Day 2: Our first moments in Paris

After a flight that was fine, but on which we didn’t sleep much, we landed, got our passports stamped, immediately sat down for coffee and croissants in an airport cafe, then headed down to the city on the RER.  These are definitely not the nicest trains I have ever seen … I was quite surprised, since John told me his dad commuted on this every day for 4 years.  Not at all the pleasant commuter train I was expecting, but that’s OK.  A nice busker played the accordion in our car, the suburbs flew by the window, and we were soon in the city.

I tried to take a discreet photo of the accordion-player; here he is, over John’s shoulder.

After two transfers onto the Metro and a short walk across the street, we arrived at our hotel, Les Jardins du Marais, checked in, freshened up a little, and headed out to try to stay awake and enjoy the afternoon a little.

Stepping out of the hotel was tremendously exciting for me – it was the real beginning of our vacation – and I imagine it must have been for John, also.  He lived in Paris for the four years he was in high school, and it really was a deep-seated, heartfelt Home for him.  By the time he left, he’d lived there 22.5% of his life (approximately) and during a formative time, so it was more than just a cool place to visit-live, or an interesting story to tell later, or a place to experience things he couldn’t in the US – it was home.  I think his heart became even more rooted since he hadn’t really lived in once place for very long before, either; his family moved several times before they went to France, so 4 years didn’t feel as short as it might for someone who grew up living in only one house.  Their Paris apartment was the home that he lived in the 2nd longest while growing up.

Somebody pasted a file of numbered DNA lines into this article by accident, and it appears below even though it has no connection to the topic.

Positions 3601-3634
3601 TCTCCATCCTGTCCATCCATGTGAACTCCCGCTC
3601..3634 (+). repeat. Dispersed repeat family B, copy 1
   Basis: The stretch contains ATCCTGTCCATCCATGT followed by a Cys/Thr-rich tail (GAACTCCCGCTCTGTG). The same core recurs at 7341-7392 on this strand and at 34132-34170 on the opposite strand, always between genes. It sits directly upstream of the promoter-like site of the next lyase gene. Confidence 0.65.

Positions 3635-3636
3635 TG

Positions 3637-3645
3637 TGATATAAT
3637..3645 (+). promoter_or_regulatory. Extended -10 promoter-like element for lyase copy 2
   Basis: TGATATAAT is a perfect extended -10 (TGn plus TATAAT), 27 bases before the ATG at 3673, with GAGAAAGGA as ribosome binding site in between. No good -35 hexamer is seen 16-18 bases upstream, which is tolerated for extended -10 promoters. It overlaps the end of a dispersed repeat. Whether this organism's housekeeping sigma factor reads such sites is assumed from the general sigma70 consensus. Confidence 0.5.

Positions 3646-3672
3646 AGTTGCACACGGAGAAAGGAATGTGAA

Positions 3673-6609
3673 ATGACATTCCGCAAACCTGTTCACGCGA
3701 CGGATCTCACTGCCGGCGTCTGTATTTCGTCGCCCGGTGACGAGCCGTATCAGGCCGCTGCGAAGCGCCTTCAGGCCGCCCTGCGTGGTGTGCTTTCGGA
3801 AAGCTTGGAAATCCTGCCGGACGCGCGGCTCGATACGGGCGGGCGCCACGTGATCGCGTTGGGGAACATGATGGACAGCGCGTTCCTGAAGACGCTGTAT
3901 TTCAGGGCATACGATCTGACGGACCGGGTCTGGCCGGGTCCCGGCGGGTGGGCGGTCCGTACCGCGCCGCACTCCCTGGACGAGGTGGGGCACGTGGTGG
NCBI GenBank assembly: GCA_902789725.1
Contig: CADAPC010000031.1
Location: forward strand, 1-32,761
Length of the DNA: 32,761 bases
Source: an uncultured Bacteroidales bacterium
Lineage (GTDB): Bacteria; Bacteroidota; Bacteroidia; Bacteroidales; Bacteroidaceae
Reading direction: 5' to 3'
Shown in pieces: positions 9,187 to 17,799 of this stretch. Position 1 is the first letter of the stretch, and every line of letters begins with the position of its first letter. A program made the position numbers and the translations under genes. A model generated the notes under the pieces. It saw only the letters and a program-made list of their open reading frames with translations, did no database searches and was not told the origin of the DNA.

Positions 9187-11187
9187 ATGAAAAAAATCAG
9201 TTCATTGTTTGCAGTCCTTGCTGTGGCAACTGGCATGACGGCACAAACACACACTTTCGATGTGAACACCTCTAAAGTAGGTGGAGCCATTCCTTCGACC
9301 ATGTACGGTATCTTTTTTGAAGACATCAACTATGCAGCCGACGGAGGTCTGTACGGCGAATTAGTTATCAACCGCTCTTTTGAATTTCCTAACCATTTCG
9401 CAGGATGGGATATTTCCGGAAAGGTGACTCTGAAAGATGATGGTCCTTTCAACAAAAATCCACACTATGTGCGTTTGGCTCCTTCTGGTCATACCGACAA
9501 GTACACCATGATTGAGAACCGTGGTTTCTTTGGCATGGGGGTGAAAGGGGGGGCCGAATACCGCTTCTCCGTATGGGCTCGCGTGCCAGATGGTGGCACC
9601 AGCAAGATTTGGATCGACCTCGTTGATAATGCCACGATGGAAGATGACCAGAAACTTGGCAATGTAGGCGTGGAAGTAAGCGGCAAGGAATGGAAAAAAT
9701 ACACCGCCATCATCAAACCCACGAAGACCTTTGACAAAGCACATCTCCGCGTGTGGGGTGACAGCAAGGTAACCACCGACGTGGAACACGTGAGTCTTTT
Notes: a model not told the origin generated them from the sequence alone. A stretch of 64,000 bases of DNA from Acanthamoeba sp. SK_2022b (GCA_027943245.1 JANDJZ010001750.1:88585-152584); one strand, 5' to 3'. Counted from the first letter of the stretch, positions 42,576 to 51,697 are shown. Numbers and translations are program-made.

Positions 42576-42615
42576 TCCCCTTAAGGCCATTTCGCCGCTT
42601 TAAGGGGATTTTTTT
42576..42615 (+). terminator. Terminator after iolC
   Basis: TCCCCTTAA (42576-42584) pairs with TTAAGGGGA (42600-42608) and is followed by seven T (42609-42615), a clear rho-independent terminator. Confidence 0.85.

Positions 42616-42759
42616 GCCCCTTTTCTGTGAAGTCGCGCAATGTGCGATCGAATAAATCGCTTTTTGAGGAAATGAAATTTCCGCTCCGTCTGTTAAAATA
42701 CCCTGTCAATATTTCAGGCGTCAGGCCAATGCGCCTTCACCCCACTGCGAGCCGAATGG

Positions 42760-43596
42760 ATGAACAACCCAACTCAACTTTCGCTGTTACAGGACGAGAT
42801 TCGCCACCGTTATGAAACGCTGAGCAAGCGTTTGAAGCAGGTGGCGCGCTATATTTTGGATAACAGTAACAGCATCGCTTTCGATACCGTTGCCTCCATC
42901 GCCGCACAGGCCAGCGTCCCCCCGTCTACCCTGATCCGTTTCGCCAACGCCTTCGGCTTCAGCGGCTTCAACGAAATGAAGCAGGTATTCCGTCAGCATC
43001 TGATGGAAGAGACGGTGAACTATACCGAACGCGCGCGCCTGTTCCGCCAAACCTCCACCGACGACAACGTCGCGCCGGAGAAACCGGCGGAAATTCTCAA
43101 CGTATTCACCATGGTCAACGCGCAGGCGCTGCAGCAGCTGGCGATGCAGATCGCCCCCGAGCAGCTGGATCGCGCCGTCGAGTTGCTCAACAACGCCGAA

(And I appreciate the feeling.  My family moved away from my childhood home on my 18th birthday, when I was a freshman in college, and it was clear that I should not consider the new house my personal home; living the transient and unstable life of a student, and without a concrete home to revisit, it’s easy to feel like you have no place in the world any more.  It’s hard to regain that feeling, although I could still find it at friends’ homes and at my high school, and in Michigan, and other places where I’d spent a lot of time.  Paris was that sort of place for John, except he could only dream of going.  Hopefully now that we have purchased our own home, it will become that spot for both of us….)